Ethics and dangers of IVF: Part 2

[notice]In Vitro Fetilisation (IVF) has become a fairly common procedure and a lifeline for many infertile couples. But is there more to this practice than meets the eye? DIANNE STEVEN sounds the alarm on medical, ethical and legal problems associated with IVF. In the second article of a 4-part series she discusses concerns about medical risks that have been linked with IVF in reports and studies from various parts of the world.[/notice]

Aggressive IVF treatments at clinics in the UK are putting women and babies at risk, experts say. Professor Nargund, of St George’s Hospital in South London said there was mounting evidence that the usual method of IVF used in the UK, in which ovaries are stimulated with high doses of drugs to produce large quantities of eggs for harvesting, was harmful to women’s health and caused chromosomal abnormalities to resulting embryos.

In the United States, Illinois Right to Life released a study published in the New England Medical Journal which showed evidence that babies conceived by IVF have a 1 in 10 risk of birth defects – twice the rate of babies born naturally – including holes in their hearts, the development of only one kidney, brain abnormalities, and cleft lips and palettes. Studies by researchers at Johns Hopkins and Washington University discovered that children conceived from IVF have a six-fold increase in risk of Beckwith-Wiedemann Syndrome, which causes malformations and cancer. This fact alone should cause us to question the morality of IVF.

From the UK there have been reports of IVF babies being aborted because they have genetic abnormalities such as Down’s Syndrome. According to a report in the Daily Mail, over five years, a termination occurred once a fortnight on babies conceived through IVF-type treatments, after the mother was told there was a genetic abnormality. The data held by the Human Fertilisation and Embryology Authority shows that Down’s syndrome was the most commonly given reason for an abortion. Foetal abnormality was the next biggest reason for abortion, and then Edward’s Syndrome, another condition caused by the presence of an extra chromosome.

Lifenews.com, in a report on a field of study known as epigenetics, says IVF babies have been shown to have different patterns of gene expression than those conceived naturally, and that these changes may put IVF babies at greater risk for diabetes and obesity. If epigenetic changes can be passed on to future generations then IVF is not just about the child couples so desperately want to hold, says the report. The choices parents make in creating the next generation may be choices that extend to their grandchildren and great grandchildren.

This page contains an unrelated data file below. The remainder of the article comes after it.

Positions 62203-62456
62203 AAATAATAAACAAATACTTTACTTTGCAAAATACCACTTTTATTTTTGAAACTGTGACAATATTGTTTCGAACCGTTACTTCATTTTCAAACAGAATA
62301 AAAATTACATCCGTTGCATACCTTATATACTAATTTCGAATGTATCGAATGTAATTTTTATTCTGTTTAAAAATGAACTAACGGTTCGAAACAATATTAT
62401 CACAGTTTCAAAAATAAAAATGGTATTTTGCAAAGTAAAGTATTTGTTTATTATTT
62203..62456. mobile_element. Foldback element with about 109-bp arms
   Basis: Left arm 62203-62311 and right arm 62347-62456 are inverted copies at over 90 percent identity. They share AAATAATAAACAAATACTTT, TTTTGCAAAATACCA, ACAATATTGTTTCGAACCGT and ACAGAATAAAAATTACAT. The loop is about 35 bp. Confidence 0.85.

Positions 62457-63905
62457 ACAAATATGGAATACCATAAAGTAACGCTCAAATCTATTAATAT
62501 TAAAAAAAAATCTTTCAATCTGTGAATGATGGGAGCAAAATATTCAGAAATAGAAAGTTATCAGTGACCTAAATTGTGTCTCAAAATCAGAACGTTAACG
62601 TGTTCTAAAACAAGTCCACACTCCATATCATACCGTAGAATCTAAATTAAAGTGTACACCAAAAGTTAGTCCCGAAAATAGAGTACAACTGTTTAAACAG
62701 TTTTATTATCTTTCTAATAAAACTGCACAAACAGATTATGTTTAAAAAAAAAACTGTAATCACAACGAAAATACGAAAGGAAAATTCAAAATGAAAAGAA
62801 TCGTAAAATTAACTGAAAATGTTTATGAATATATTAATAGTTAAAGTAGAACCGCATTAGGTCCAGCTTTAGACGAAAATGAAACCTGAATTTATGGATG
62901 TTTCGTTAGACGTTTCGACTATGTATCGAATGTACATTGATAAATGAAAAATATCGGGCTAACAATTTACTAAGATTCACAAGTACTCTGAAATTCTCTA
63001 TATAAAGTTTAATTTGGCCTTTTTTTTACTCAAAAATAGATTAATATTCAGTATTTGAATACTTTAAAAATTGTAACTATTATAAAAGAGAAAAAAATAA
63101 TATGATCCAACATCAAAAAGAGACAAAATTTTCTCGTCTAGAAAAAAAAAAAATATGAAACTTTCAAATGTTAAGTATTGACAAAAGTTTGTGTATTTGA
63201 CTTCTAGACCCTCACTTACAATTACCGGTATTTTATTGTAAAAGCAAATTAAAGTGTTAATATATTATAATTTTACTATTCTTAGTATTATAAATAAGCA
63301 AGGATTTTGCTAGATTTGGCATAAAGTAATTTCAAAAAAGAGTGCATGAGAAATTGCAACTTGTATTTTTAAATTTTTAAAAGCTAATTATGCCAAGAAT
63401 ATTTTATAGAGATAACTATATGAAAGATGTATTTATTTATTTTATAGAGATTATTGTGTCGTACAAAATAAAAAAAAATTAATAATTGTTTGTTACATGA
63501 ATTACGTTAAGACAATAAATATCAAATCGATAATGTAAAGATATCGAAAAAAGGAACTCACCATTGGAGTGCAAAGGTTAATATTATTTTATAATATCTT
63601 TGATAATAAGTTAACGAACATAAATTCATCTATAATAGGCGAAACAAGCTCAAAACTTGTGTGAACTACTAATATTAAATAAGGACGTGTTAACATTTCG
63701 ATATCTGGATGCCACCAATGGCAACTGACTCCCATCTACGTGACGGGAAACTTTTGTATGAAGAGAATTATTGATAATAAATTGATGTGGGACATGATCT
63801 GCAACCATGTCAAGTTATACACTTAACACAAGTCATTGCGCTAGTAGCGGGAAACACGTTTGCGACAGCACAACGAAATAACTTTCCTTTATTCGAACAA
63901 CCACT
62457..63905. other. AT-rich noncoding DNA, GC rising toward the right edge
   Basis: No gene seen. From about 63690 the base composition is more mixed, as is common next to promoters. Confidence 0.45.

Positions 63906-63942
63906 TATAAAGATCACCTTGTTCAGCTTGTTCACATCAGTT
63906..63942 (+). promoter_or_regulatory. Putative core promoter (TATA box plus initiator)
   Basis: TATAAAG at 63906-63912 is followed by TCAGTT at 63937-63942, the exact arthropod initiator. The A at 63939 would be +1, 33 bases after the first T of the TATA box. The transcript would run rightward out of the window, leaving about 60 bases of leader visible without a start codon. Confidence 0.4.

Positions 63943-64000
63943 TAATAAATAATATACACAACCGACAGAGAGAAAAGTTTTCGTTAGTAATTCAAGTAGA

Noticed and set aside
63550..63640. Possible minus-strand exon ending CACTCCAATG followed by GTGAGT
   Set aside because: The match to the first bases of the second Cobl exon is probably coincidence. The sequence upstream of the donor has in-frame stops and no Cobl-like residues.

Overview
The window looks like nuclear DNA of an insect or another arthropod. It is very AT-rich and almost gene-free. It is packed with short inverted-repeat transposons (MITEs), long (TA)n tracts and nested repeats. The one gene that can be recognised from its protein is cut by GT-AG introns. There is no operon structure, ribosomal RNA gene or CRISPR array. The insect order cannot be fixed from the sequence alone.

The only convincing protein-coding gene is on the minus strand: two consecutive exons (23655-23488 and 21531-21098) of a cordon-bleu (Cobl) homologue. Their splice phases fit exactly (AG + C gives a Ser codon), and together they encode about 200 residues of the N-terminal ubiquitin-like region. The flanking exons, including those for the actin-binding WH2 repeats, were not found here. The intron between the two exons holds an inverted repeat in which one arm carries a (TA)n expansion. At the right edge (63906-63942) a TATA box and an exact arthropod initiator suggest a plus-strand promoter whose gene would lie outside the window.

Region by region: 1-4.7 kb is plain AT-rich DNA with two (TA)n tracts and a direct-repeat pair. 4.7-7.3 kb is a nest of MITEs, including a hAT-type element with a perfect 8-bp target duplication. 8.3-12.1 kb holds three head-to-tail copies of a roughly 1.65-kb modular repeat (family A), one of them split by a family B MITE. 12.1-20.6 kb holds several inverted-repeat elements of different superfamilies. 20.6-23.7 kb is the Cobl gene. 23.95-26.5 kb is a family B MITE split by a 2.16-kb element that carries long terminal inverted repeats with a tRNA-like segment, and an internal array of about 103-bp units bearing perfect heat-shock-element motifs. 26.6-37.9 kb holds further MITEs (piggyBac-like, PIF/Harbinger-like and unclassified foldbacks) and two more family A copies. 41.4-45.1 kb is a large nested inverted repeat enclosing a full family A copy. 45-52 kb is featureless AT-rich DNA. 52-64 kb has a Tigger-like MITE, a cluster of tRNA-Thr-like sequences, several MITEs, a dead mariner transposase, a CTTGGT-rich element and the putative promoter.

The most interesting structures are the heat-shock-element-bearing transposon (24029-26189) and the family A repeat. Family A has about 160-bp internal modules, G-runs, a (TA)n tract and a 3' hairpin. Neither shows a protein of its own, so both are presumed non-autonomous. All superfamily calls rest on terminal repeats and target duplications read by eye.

Comprehensive study
Researchers at the University of Adelaide, in Australia, confirmed an elevated risk of defects among IVF babies. In the most comprehensive study of its kind in the world, researchers have compared the risk of major birth defects for each of the reproductive therapies commonly available internationally, such as: in vitro fertilization (IVF), intracytoplasmic sperm injection (ICSI) and ovulation induction. The odds for any birth defect in pregnancies involving assisted conception are 8.3%, compared to 5.8% for unassisted pregnancies. “While assisted reproductive technologies are associated with an increased risk of major birth defects overall, some fertility treatments appear to be riskier, such as, Intracytoplasmic sperm injection, a technique which involves injecting a sperm into the egg,” says the lead author of the study from the University of Adelaide’s Robinson Institute and School of Paediatrics and Reproductive Health. “The risk of birth defects for IVF was 7.2% and the rate for ICSI was higher at 9.9%. Cryopreservation (freezing) of embryos is associated with a reduced risk of birth defects, which may be due to developmentally compromised embryos failing to survive the freeze /thaw process.